It's easy to explain why the media are so quick to amplify every blast, said John Delury, an assistant professor at Yonsei University in Seoul who studies North Korea.
"The vitriolic statements are so quotable, if not laughable," he said. For North Koreans, they're part of everyday life.
"This is a natural part of their language," Delury said in a telephone interview. "It's kind of in their DNA. It's deeply rooted in their history. They still feel they're fighting off the whole world to survive."
Analysts such as Aidan Foster-Carter, honorary senior research fellow in sociology and modern Korea at Leeds University in Britain, say they've noticed an increase in vitriol since Kim Jong-Un took power a year ago after the death of his father, Kim Jong-Il.
While North Korea has for years threatened to turn Seoul, which is within range of its artillery, into a "sea of fire," it more recently has taken aim at the distant U.S.
"The U.S. mainland is similar to a boiled pumpkin," the state news agency said, quoting an official of Kim Il-Sung Military University. "This vast territory will inevitably turn into a living hell of appalling disasters by the annihilating strikes to be dealt by the Korean People's Army."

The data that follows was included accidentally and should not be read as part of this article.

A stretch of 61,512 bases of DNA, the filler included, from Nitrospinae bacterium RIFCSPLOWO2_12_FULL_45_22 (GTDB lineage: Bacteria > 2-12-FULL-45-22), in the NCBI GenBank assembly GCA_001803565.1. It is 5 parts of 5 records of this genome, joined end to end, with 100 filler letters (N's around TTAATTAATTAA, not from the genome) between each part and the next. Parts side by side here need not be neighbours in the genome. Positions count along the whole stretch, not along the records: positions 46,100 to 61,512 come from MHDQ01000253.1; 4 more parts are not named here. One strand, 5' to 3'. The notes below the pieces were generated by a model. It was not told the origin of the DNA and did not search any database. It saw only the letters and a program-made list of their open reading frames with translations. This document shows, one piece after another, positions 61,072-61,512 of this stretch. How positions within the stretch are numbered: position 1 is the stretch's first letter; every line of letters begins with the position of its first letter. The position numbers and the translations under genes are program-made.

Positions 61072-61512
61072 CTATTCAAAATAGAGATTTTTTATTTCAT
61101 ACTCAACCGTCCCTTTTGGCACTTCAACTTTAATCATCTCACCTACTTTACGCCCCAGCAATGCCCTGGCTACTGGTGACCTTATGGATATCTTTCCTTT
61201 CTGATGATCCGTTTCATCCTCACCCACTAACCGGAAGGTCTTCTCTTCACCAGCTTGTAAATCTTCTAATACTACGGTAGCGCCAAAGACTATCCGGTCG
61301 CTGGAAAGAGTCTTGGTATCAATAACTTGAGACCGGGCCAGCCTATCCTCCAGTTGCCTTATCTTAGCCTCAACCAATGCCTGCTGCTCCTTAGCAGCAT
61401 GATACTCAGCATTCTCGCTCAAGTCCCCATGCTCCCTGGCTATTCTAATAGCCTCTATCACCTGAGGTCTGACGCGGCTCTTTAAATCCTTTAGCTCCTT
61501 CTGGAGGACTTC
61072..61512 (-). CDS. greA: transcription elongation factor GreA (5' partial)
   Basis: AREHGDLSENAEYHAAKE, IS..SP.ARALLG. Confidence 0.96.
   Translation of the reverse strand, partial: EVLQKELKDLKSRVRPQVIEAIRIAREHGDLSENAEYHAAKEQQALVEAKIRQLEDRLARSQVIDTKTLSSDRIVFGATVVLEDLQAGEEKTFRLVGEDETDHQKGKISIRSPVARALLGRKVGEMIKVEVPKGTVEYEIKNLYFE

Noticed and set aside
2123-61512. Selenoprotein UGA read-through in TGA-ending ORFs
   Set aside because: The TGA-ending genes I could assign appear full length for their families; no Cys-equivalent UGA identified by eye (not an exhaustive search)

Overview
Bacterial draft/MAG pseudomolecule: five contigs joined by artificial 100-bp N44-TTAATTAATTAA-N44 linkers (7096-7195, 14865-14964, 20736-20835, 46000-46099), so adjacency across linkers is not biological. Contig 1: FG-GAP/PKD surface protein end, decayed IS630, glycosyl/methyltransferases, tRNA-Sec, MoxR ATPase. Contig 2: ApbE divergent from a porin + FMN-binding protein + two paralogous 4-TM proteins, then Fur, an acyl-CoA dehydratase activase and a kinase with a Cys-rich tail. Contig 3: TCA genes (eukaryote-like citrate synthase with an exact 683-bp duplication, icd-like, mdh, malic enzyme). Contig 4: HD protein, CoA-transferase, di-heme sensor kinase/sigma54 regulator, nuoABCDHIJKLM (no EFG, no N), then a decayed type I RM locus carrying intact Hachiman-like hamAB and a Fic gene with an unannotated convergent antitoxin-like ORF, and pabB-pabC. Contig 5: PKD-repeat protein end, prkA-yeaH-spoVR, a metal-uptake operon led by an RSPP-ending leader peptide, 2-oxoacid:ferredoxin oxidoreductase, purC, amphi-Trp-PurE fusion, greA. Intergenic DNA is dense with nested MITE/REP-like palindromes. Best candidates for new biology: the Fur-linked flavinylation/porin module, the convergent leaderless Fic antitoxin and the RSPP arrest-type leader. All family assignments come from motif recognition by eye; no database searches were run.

No nuclear-armed North Korean missile, though, can reach Anchorage or Honolulu, never mind Seattle, San Francisco or Austin, Texas, which found its way onto Kim's hit list for reasons that aren't clear.
"Claiming now that they can destroy Washington is new," said Cossa. "It's not credible, but it's new."
Credibility has never been a major concern of North Korea's propaganda machine, he said.